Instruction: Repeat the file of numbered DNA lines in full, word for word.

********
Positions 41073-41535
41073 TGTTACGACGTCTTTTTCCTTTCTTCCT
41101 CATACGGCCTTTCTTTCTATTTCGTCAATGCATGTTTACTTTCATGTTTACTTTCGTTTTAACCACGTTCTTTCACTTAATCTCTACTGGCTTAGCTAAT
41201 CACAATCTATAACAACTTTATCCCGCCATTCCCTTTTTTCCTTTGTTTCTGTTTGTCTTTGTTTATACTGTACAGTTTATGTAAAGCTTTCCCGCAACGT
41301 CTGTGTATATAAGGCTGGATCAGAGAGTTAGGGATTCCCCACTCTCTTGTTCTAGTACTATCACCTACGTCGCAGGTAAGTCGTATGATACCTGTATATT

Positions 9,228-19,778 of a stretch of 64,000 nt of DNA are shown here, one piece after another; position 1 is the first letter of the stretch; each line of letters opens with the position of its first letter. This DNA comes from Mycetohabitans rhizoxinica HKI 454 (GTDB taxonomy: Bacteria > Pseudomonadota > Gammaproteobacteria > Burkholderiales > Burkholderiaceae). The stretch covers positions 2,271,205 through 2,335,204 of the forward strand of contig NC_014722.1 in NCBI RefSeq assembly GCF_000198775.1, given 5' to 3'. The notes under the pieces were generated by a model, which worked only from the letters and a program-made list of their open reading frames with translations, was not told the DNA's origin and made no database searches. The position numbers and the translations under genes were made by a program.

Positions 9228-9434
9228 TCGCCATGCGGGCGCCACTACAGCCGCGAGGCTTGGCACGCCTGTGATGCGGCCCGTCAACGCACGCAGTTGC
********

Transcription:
Positions 41073-41535
41073 TGTTACGACGTCTTTTTCCTTTCTTCCT
41101 CATACGGCCTTTCTTTCTATTTCGTCAATGCATGTTTACTTTCATGTTTACTTTCGTTTTAACCACGTTCTTTCACTTAATCTCTACTGGCTTAGCTAAT
41201 CACAATCTATAACAACTTTATCCCGCCATTCCCTTTTTTCCTTTGTTTCTGTTTGTCTTTGTTTATACTGTACAGTTTATGTAAAGCTTTCCCGCAACGT
41301 CTGTGTATATAAGGCTGGATCAGAGAGTTAGGGATTCCCCACTCTCTTGTTCTAGTACTATCACCTACGTCGCAGGTAAGTCGTATGATACCTGTATATT

Positions 9,228-19,778 of a stretch of 64,000 nt of DNA are shown here, one piece after another; position 1 is the first letter of the stretch; each line of letters opens with the position of its first letter. This DNA comes from Mycetohabitans rhizoxinica HKI 454 (GTDB taxonomy: Bacteria > Pseudomonadota > Gammaproteobacteria > Burkholderiales > Burkholderiaceae). The stretch covers positions 2,271,205 through 2,335,204 of the forward strand of contig NC_014722.1 in NCBI RefSeq assembly GCF_000198775.1, given 5' to 3'. The notes under the pieces were generated by a model, which worked only from the letters and a program-made list of their open reading frames with translations, was not told the DNA's origin and made no database searches. The position numbers and the translations under genes were made by a program.

Positions 9228-9434
9228 TCGCCATGCGGGCGCCACTACAGCCGCGAGGCTTGGCACGCCTGTGATGCGGCCCGTCAACGCACGCAGTTGC